Since we are now in the depths of winter, I thought I would share four of my favourite representations of the season. So tuck up warm, light the fire and draw the curtains and read on.
Casper David Friedrich, ‘Wanderer above the Sea of Fog’ 1818
When I first saw Freidrich’s landscape paintings, I was struck by their dramatic and epic romance. His style is wonderfully represented in his 1818 painting ‘Wanderer above the Sea of Fog’, in which an isolated man with his back to the viewer, contemplates the enormity of nature before him. Here, nature dominates the canvas in all its wintery glory.
Fancisco Goya, ‘The Snowstorm’ 1786
During my A-level Art History course, I was frequently shown Goya’s twisted, weird and sometimes emotional paintings, so it came as a shock to me when I came across this winter scene. Painted shortly after he became the King’s artist in residence, ‘The Snowstorm’ depicts a small group of travellers trudging through the snow; perhaps a snapshot of poverty to encourage his rich patrons to spare a thought about the poor.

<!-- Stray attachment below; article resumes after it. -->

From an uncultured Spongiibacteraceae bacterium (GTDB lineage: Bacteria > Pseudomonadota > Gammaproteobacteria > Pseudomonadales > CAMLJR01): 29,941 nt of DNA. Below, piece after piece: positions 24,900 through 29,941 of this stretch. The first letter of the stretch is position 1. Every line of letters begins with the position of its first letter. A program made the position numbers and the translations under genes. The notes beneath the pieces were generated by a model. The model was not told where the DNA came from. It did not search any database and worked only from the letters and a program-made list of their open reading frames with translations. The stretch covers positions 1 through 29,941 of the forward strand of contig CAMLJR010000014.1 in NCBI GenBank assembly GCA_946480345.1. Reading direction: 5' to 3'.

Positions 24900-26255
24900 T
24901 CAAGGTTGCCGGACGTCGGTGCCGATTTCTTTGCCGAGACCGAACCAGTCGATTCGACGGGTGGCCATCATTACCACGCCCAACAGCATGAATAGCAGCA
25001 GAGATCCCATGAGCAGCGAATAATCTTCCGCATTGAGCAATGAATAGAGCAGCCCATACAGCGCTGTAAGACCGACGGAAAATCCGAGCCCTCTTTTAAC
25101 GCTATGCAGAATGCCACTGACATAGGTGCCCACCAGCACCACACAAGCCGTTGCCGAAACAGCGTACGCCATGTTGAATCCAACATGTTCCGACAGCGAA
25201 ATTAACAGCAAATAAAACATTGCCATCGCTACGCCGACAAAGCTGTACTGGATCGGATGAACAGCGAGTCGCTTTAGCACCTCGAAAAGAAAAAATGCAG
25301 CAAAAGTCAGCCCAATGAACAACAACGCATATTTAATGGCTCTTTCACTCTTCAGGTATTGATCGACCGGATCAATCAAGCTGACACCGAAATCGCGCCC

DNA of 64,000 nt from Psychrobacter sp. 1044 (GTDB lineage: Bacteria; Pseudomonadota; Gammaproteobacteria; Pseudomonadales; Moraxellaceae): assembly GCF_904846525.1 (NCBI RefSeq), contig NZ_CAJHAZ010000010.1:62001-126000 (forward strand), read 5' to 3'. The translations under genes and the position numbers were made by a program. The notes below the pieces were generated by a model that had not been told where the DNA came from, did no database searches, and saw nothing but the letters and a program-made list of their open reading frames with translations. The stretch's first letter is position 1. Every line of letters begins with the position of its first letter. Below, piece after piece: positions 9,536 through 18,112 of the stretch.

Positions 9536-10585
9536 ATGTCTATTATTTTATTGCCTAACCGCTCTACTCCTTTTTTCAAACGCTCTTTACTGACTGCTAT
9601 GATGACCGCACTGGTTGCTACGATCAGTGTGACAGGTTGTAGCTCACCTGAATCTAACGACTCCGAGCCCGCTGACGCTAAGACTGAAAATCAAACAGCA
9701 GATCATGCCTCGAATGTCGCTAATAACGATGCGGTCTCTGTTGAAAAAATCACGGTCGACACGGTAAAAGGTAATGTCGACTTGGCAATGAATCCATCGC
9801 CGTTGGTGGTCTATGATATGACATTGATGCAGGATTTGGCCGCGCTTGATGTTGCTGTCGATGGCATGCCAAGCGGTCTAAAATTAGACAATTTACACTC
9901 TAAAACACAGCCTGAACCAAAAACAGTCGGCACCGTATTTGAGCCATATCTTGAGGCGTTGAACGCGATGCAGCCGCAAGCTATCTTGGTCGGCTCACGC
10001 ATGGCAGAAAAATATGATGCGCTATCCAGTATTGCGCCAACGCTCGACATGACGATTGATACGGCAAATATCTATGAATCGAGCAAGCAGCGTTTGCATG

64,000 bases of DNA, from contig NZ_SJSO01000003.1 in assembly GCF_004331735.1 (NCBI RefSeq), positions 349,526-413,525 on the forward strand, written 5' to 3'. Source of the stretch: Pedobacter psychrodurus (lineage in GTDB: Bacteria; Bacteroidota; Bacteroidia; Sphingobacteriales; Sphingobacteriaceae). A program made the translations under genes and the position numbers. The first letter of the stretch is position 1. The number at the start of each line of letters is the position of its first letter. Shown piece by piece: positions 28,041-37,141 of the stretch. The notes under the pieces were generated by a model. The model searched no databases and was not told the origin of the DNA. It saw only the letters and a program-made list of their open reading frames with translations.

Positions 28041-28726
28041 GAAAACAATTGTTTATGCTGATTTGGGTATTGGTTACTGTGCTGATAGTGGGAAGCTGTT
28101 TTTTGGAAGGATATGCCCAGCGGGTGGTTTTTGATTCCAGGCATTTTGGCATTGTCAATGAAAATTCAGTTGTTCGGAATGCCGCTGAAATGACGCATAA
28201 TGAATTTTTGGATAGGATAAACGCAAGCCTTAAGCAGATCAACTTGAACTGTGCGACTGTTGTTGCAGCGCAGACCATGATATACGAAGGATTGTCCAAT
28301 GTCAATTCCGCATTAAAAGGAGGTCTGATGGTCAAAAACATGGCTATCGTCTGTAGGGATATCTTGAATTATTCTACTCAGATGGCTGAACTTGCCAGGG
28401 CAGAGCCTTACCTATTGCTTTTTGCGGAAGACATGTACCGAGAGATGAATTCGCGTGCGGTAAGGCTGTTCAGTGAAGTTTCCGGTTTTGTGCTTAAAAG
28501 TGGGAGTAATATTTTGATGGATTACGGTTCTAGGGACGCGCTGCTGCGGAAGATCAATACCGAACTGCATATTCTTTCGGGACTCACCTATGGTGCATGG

Abraham Hondius, ‘Frozen Thames’ 1677
Between the sixteenth century and nineteenth century, London experienced many cold spells, even causing the Thames to freeze over. In this painting the artist captures that extraordinary event. Apparently there were so many arches on London Bridge that they slowed down the flow of the river quite considerably. It was not so unusual, therefore, for the Thames to freeze over. Still, it would have made the daily commute a bit more of an adventure!
Piet Mondrian, ‘The Grey Tree’ 1911
One of Mondrian’s earliest paintings and part of his ‘tree’ series. The painting is a contrast to his modern, colourful pieces. The feel of icey winter consumes the canvas with its spindly branches that twist over each other. The tree is dark and feels bleak; a truly chilling winter painting.
So bring out your bobble hats and scarves and wrap up warm this winter, whether you’re in a gallery or outside!